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A Student's Guide to Leadership

Decision Making
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As a Leader, you will need to call the shots! Here is a handy guide to keep in mind when making decisons on behalf of your followers. Don't forget, there is no "I" in team!

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There is no "I" in TEAM. But there is in ISOLATION, INTIMIDATON and IGNORANCE.

Ethics are an integral part of effective leadership and impact the decisions we make. In order to understand the topic of ethical decision making, we must first determine how “ethics” are derived. Ethics arise from habit and they are influenced by our values and morals. Our values are fluid and can change. They are our personal beliefs which are influenced by factors such as:

 

 

  • Religion
  • Education
  • Media
  • Peers
  • Parents and other early care givers
  • Life experiences
  • Our culture and social surroundings

 

 

 

Morals however, are more fundamental and it a nutshell, it helps us determine what is right, and what is wrong. Velasquez (1998, n.p) lists the five characteristics that distinguish moral standards as:

 

Deal with issues that can seriously injure or benefit

Can’t be changed by authority decisions

Felt to be more important than other values such as self-interest

Based on impartial considerations

Associated with emotions such as guilt, shame and remorse

 

 

Models of Ethical Decision Making

 

  • Utilitarianism – Also known as “Consequentialism,” decisions are justified if the outcomes produced are for the “greater good.” The ethical nature of the decision is made on the consequences of that decision. Some (bad) examples are slavery and wars.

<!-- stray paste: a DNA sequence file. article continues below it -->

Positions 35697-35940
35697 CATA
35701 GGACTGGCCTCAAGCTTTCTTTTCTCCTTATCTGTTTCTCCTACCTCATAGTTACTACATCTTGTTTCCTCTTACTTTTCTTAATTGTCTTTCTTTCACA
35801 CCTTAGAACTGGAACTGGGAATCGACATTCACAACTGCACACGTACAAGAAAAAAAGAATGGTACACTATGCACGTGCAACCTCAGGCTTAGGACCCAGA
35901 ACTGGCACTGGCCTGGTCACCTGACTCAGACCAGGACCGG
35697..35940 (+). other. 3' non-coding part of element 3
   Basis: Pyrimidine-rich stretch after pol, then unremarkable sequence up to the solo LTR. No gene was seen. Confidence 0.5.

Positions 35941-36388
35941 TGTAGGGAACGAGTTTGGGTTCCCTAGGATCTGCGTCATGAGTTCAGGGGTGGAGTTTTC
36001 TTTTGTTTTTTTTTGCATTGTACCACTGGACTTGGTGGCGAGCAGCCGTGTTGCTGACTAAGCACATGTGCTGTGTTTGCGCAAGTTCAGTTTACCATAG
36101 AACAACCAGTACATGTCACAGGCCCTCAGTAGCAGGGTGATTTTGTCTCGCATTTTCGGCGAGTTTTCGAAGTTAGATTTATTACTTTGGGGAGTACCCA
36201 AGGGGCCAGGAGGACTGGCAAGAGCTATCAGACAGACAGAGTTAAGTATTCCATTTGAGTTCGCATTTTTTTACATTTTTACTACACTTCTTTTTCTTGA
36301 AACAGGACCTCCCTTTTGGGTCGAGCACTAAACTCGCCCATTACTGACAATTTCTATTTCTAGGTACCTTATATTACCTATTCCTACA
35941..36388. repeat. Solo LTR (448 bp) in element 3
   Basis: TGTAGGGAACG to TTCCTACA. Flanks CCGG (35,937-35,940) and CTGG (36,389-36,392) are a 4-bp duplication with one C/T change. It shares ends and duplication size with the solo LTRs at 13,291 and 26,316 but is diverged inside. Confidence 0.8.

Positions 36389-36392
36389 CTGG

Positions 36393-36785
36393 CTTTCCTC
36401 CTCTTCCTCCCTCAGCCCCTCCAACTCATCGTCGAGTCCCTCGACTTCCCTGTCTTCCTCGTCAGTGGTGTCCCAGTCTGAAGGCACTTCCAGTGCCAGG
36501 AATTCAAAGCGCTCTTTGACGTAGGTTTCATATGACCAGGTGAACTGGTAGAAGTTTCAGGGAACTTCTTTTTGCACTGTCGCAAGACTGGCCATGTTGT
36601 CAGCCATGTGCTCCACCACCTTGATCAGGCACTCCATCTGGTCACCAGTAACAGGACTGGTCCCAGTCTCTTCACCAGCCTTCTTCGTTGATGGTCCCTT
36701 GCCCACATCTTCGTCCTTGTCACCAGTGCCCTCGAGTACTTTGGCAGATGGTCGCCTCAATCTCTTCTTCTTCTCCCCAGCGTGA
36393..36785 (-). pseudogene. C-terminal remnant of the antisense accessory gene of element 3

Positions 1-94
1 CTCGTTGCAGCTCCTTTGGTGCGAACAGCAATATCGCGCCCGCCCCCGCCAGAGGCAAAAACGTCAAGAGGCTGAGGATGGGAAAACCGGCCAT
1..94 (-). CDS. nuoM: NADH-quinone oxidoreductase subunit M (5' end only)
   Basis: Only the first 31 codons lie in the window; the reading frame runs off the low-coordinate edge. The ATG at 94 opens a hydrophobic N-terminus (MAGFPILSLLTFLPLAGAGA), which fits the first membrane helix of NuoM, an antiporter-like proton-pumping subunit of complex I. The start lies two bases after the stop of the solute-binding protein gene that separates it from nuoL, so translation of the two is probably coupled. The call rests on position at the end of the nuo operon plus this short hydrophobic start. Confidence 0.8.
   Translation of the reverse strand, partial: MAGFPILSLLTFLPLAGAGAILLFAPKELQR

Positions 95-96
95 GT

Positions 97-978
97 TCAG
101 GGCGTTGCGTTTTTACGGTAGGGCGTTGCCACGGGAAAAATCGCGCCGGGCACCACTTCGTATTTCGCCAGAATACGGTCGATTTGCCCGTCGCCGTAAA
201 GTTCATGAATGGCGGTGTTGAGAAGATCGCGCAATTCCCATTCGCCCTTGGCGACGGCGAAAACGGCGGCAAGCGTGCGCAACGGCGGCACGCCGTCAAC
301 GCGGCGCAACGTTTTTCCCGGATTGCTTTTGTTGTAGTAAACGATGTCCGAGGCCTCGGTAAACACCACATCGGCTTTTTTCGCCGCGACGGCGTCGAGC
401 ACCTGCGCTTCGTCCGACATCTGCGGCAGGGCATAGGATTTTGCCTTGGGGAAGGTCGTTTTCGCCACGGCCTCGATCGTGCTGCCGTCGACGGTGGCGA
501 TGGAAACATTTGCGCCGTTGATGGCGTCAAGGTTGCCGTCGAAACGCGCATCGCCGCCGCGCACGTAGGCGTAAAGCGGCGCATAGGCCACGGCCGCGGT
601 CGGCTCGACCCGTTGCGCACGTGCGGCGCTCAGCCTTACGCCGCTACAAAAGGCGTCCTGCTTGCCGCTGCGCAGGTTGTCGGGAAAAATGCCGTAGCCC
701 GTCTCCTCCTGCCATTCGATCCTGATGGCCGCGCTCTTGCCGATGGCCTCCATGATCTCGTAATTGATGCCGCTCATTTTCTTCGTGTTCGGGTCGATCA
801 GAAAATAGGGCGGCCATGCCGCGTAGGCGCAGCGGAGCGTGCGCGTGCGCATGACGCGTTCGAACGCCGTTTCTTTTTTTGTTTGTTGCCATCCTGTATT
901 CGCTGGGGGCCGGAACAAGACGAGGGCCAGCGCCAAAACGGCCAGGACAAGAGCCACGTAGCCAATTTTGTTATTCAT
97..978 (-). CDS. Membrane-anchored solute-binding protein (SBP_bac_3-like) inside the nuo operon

• Non-Consequentialism – There are no other choices but to follow that decision because it is an “obligation” or “duty.” These rules must be obeyed regardless of what may result. These are often derived from legal authority and rights, religious authority and human reason. Eg. Samurais, military institutions

 

  • Justice and Fairness – The model was developed by John Rawls and is based on two principles. Firstly, each person has to right to basic liberties and secondly, inequalities of wealth can only be justified if they are the greatest benefit of the least advantaged and they go with positions or appointments that are open to all in conditions of fair equality of opportunity.

 

  • Ethic of Care – This models helps us to justify our decisions on the basis that we have extra obligations to those we love and care about and we should nurture our relationships. The downfall of this model is bias and favouritism. In a business context, this means owing a duty or care to our employees.

 

  • Virtue Ethics – This model of decision making forces us to ask ourselves, “what are the traits of a morally good human being?” Our choices are a reflection of our character and integrity. These values will differ from one culture to another.

 

(Week 3 Lecture Slides - Ethical Leadership, 2007)

A Student's Guide to Leadership